Today, as itís always been, Kemollís is a family affair with strong ties to the community, their dedicated and talented staff, such as Paul ďChiliĒ Cerbie whoís been with them for over 23 years, and of course all the guests who come to the restaurant for fine food and service in a tranquil and rich surrounding. In June, 1990 Kemollís moved from N. Grand to Met Square where they spent these past eighteen years located off the lobby in a beautiful restaurantÖbut one without a view. Now theyíve moved up to the 40th floor, to an equally fine facility but one that offers one of the greatest views of any restaurant in the world. This rambling space was home to the venerable Noonday Club which recently ceased independent operations having been melded into the M.A.C.. The vista, which is free for the looking, is highlighted by an unobstructed view of the upper reaches of Eero Saarinenís incredible stainless steel-clad Gateway Arch as well as an eagle-eye impression of the Mississippi as it curves past our riverfront stretching far south and north much like a ribbon of silver. These stupendous sites are partially obliterated only when thereís fog, dense clouds or a very heavy snow or rain. In any event this extra-added unduplicated Kemollís attraction is reason enough to visit Kemollís during the day and night in all seasons and with various meteorological conditions. This advice will give you lots of good excuses to expand your waistline.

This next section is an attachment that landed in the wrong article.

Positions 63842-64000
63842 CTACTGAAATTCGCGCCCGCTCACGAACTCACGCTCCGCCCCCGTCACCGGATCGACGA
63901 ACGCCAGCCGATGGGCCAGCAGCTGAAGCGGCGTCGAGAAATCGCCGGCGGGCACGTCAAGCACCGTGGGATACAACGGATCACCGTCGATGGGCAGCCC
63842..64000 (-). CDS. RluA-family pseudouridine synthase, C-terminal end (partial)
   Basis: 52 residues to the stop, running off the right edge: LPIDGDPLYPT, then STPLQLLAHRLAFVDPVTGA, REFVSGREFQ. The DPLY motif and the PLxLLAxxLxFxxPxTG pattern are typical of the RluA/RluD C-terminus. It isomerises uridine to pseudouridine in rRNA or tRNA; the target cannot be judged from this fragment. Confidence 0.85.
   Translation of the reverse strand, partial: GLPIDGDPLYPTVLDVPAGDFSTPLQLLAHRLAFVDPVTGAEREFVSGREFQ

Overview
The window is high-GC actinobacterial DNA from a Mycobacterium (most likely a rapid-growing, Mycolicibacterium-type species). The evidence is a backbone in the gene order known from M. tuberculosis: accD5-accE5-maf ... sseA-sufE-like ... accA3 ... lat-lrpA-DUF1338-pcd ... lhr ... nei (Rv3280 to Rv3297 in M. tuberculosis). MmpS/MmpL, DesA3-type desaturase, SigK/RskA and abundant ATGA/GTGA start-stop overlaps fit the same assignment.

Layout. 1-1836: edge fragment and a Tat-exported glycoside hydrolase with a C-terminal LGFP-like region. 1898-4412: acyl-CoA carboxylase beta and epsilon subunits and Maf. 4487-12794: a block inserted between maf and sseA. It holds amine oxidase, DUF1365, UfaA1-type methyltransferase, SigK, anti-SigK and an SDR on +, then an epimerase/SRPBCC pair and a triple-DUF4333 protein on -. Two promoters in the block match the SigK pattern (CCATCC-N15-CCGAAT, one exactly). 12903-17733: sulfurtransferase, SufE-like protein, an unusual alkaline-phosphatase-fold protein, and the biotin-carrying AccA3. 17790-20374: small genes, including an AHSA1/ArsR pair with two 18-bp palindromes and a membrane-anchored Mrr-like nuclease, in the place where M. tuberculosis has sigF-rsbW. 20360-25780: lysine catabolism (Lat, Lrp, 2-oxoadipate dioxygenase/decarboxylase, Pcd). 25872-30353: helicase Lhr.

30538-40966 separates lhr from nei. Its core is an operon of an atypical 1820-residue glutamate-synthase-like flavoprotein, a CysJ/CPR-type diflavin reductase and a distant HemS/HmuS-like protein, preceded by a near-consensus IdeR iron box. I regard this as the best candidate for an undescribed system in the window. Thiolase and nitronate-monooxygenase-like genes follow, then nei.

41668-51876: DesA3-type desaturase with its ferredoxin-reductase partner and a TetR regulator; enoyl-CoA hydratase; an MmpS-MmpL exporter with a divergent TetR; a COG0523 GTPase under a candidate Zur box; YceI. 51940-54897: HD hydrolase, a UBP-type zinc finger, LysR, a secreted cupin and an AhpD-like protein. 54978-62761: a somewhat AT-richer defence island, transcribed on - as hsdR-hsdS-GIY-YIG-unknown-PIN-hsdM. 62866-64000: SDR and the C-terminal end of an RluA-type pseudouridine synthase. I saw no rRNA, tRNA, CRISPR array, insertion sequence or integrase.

In March 2003 Kemollís opened Top of The Met on the 42nd floor of the Metropolitan Square building. Itís a lofty, spacious and highly successful banquet facility that also offers an amazing and exhilarating look not only at the city below but for many miles in every direction. At Kemollís windows, as you gaze at our richly varied cityscape itís easy to imagine why Laclede, Maxent & Co. selected this site to start their tiny outpost 246 years ago. Or why centuries before, the people we call Native Americans populated this area and in doing so unwittingly gave our town the nickname The Mound City due to their numerous burial mounds. One such mound still exists in far South St. Louis, and it may be within view from the Kemollís perch. The gabled Met Square tower, the tallest building in the State of Missouri at 600 feet tall, was designed by HOK. Itís survived for 21 years after an early construction skirmish with quicksand that lies beneath the surface of much of downtown. And the Arch has defied early skeptics by standing solidly now for 44 years. Kemollís too has beaten the odds by remaining in the same family and staying in continuous operation for 82 years. Few local family or other enterprises for that matter can match or top this.